Set against the outbreak of the Trojan war, Luna McNamara’s captivating retelling of the love story between Psyche and Eros takes inspiration from Greek and Roman mythology, whilst putting a fresh spin on fabled gods and famous legends of classical literature. Though it’s told from the dual perspective of the titular fated lovers, this is very much the story of Psyche – fierce, brave and fearless in her pursuit of becoming the hero she was prophesied at birth to be. But what happens when love becomes a part of the equation? And just what is the spirited young mortal willing to do in order to fight for the god who captures her heart? The short answer: she’ll do whatever it takes.
Born into a world of capricious gods and heroes, Psyche might be the Princess of Mycenae but she dreams of a different future. Fated to conquer a monster feared by the gods themselves, Psyche spends her youth with a blade and bow, training under the watchful eye of the huntress Atalanta and preparing to fulfil her destiny. She quickly gains the admiration and respect of her people but not everyone is enamoured by the headstrong mortal. Aphrodite – the Goddess of Love and Beauty – takes exception to Psyche and in a spiteful fit of pique, sends her adopted son Eros to strike Psyche with a cursed arrow. It’s a favour Eros soon comes to regret.
World-weary Eros – God of Desire – has retreated to a life of peace and solitude. The last thing he wants is to become involved in the chaos of mortals. But when he’s accidentally pricked by the very arrow intended for Psyche, he’s struck with a curse that will doom him to fall in love with the first person he sets eyes on. Which, as fate would have it, turns out to be Psyche herself. Thrown together by forces beyond their control, Psyche and Eros go from tentative strangers to devoted lovers, only to be torn away from each other just as they find happiness. With some gods on their side and others transpiring to keep them apart, Psyche and Eros must find their way back to each other before it’s too late.
When I walked through the Lion’s Gate in my armour, a victor at the height of my triumph, I could hear people comparing me to manifold goddesses: Artemis for my skill, Athena for my cunning, Aphrodite for my beauty. Of all these, it was only Aphrodite who took issue with the comparison. She never could tolerate competition.”
We’ve been treated to many gripping mythological novels with a feminist slant over the past few years – from Madeline Miller’s Circe and Jennifer Saint’s Ariadne to Claire Heywood’s Daughters of Sparta and Natalie Haynes’ Stone Blind. Psyche and Eros is an amalgamation of all these different tales, weaving the lives, loves and losses of legendary characters into one story. Psyche’s quest to be reunited with Eros takes her on an epic journey across dangerous terrain and into the domains of gods, where she encounters the likes of Zephyrus, Prometheus, Aphrodite, Medusa, Persephone, Demeter and Hekate, amongst others. But whilst it’s these gods and goddesses who are the cause of all the havoc that transpires across the novel, the heart of the story is something that feels inherently human: love.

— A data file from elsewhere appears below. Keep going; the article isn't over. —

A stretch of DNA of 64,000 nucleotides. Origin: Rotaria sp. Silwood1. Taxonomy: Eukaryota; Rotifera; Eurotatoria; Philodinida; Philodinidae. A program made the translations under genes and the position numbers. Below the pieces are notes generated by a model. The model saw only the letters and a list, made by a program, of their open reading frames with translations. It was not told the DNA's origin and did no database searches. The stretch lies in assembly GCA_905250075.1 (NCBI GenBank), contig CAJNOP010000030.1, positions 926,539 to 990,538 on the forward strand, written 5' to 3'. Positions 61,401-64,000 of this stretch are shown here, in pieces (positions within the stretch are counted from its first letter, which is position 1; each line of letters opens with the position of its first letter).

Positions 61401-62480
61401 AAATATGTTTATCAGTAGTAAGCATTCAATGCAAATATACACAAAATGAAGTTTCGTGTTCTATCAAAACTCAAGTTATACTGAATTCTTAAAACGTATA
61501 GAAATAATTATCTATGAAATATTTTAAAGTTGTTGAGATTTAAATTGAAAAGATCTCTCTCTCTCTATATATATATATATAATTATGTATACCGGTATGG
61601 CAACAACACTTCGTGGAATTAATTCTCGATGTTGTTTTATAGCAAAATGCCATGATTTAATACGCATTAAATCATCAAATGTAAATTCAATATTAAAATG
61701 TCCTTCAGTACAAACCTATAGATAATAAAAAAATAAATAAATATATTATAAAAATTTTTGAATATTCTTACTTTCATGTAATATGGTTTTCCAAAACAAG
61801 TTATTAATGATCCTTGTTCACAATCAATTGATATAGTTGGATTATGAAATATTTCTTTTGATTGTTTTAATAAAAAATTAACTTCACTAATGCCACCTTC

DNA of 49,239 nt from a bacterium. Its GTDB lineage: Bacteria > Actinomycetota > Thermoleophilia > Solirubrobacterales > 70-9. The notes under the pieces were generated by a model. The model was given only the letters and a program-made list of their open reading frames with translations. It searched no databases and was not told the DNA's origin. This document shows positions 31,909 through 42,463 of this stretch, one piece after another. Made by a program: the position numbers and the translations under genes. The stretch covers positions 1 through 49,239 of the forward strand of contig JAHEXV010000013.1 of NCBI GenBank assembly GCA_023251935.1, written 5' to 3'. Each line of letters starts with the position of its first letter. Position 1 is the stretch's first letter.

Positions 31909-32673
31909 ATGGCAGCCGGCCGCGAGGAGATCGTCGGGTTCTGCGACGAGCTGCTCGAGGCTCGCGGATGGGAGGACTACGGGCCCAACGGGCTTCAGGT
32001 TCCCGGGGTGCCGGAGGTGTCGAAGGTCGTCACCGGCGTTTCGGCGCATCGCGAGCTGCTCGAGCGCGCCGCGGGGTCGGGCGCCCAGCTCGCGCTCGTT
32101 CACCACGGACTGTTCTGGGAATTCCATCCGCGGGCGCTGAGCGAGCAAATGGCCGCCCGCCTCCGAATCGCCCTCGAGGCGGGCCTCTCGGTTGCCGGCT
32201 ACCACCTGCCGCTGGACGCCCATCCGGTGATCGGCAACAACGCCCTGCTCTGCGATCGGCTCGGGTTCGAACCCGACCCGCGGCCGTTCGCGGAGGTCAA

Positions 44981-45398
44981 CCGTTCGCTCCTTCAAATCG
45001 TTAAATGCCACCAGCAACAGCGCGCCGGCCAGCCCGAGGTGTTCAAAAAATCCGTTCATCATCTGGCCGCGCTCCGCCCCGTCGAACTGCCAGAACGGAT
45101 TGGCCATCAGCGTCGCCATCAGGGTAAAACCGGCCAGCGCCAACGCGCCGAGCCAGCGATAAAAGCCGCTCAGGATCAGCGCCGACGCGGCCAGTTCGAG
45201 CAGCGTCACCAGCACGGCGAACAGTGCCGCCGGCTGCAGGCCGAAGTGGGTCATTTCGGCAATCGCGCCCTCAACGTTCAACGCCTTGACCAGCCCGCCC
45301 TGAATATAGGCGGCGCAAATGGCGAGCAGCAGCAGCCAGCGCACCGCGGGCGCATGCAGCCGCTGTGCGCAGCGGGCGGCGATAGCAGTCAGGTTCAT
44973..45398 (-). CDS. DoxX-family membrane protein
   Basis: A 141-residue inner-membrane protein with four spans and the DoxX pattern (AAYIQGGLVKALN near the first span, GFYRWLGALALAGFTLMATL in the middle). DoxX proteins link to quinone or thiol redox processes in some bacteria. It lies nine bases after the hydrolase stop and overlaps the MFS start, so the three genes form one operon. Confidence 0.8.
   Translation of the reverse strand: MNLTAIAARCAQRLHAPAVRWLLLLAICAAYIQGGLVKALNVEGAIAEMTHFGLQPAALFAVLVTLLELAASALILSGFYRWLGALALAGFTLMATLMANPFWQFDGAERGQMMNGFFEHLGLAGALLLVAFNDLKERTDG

Psyche spends the beginning of the novel pursuing a heroic greatness. Yet as she ventures out into the world, love becomes her driving force. Whether it’s the complicated love she has for Eros, the inherent love she has for her parents, or the sisterly love she has for Atalanta and Iphigenia – who are both given their own potted histories and tragedies – Psyche always follows her heart. And it’s a good one too; she’s brave, loyal and compassionate. She understands that the world is not always kind but that kindness can still be given freely. In many ways this is a coming-of-age tale, travelling with Psyche as she goes from a wide-eyed girl to a wise woman. By the end, it’s no surprise that she has more sense and understanding of the world than many of the gods put together.
Though Luna McNamara makes this feel very much like Psyche’s story, the book never overlooks Eros. He’s an ancient god with a divine power he doesn’t always fully understand. It takes a spirited mortal with a big heart and a daring determination to open his eyes to what it truly means to love and be loved in return. Featuring all the pangs of first love, Psyche and Eros is a sweeping novel that combines light romance, heroic adventures and thoughtful allegories. A little more romance would have been the divine icing on the cake, but it’s difficult to pack in too many swoony scenes when the characters are separated for such large chunks of the novel.
If you like your mythological books to stick closely to the original source material, McNamara’s retelling might cause your head to spin. There are a great many shifts in details – from the characters’ personality traits and motives to the relationships that link them (for example, Penelope is the sister of Helen here, not Clytemnestra). But if you’re searching for something that switches up popular myths and offers up a modern angle on classical characters, Psyche and Eros more than delivers. It’s an absorbing story with an endearing central duo and a sprawling cast of well-known side characters. There’s potential for all manner of spin-off stories too – perhaps the mischievous but heartbroken Zephyrus could be next?
Psyche and Eros is published by Orion on 25 May 2023